Additional methods have been employed to improve the planarity of insulative layers. One well-known approach involves the placement of “dummy” or fill patterns in between the topographic conductive elements to reduce the incidence of conformal dips in the insulative layer. The presence of these fill patterns which, by interrupting otherwise large tracts of unsupported fill area, subdivide and create smaller valley- or grid-like regions for SOG or TEOS layers to fill. However, the addition of fill patterns adds complexity, as additional steps must be included to ensure their mechanical and electrical compatibility. For example, since many fill patterns are metal (often deposited simultaneously with the conductive element steps), they can be a source of unwanted conductivity or capacitance. Similarly, a lack of uniformity of spacing between the patterns making up the fill pattern array hampers the even distribution of the layers. The relatively non-uniform spacing between adjacent topographic structures also militates against lower processing costs, where these considerations dictate that fill patterns and the arrays made therefrom be as simple as possible. The cost of depositing customized, non-uniform fill patterns can have a significant impact on fabrication cost; on the other hand, improper attention to a grid or valley layout between fill patterns can lead to spaces that, if inclusive of long straight paths and high throughflow intersections, will exhibit uneven planarization layer flow, and subsequent undulated layer deposition. Accordingly, fill pattern size and spacing become critical design considerations to the person responsible for the circuit layout.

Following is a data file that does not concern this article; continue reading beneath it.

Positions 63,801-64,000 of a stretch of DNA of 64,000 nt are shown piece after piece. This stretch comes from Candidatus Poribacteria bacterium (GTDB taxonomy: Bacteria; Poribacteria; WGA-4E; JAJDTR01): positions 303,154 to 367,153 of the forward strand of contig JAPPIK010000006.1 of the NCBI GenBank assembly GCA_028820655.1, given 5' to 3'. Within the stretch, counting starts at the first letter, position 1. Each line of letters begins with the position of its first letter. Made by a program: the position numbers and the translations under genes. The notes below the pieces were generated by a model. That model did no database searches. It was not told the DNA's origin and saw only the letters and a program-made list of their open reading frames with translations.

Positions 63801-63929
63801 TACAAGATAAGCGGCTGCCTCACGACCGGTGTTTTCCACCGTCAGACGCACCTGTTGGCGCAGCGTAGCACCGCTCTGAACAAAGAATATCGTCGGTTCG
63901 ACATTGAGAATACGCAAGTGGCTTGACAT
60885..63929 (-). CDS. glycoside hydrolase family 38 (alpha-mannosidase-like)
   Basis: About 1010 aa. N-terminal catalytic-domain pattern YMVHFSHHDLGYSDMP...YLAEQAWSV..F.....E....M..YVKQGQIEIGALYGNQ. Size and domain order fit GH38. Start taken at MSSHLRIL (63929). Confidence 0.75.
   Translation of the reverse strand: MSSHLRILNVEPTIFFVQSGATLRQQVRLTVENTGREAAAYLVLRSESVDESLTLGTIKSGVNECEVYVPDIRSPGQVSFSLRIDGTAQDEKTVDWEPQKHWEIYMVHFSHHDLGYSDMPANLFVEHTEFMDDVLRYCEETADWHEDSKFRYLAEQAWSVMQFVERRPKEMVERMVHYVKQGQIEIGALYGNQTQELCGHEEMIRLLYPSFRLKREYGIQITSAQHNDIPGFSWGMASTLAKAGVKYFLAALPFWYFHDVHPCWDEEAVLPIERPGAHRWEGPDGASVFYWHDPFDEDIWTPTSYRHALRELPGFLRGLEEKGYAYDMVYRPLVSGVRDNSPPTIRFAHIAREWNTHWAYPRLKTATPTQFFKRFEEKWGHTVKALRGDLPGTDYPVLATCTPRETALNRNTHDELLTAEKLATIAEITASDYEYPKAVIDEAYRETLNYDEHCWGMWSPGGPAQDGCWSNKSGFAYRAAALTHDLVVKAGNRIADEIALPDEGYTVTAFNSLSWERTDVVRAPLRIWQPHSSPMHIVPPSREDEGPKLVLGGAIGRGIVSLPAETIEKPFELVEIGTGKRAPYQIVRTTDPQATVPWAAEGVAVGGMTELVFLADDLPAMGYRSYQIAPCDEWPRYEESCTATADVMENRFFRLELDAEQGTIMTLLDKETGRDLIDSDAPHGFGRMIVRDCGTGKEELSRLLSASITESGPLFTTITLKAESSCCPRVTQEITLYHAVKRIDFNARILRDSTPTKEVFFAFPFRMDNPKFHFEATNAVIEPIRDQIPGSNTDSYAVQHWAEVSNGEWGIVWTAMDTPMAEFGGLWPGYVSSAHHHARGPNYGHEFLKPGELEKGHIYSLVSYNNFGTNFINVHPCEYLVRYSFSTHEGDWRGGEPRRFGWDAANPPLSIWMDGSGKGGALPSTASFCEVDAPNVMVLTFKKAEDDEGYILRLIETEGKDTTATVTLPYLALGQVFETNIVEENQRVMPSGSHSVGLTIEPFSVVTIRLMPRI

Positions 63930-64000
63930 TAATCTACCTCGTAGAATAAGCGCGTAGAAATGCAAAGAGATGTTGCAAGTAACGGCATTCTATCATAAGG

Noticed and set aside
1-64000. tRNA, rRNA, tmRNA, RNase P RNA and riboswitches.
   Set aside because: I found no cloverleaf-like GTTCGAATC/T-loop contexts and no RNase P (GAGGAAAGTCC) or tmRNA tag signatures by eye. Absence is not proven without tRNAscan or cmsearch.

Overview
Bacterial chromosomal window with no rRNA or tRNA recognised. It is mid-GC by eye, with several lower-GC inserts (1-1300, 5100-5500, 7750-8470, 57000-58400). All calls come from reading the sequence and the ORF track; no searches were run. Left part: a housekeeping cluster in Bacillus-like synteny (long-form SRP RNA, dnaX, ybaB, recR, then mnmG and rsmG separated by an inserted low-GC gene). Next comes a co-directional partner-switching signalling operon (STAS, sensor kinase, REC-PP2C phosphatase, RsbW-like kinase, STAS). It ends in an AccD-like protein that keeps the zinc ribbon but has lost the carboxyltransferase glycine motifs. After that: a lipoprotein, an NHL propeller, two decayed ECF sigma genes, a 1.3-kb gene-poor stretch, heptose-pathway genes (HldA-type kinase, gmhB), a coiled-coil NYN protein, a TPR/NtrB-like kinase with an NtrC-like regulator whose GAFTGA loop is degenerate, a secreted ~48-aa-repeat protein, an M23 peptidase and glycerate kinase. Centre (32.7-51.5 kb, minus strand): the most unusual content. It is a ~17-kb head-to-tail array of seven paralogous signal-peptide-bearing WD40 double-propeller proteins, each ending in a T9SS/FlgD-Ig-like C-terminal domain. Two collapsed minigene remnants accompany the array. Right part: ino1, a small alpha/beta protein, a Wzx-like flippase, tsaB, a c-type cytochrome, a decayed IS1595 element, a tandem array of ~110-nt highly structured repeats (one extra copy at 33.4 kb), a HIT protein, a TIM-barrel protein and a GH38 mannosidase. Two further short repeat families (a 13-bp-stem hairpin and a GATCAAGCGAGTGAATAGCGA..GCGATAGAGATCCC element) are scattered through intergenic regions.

Accordingly, the need exists for devices in which fill patterns can be consistently and substantially planar across the entire region of the upper surface of the semiconductor device to provide inexpensive, compact and reliable structures.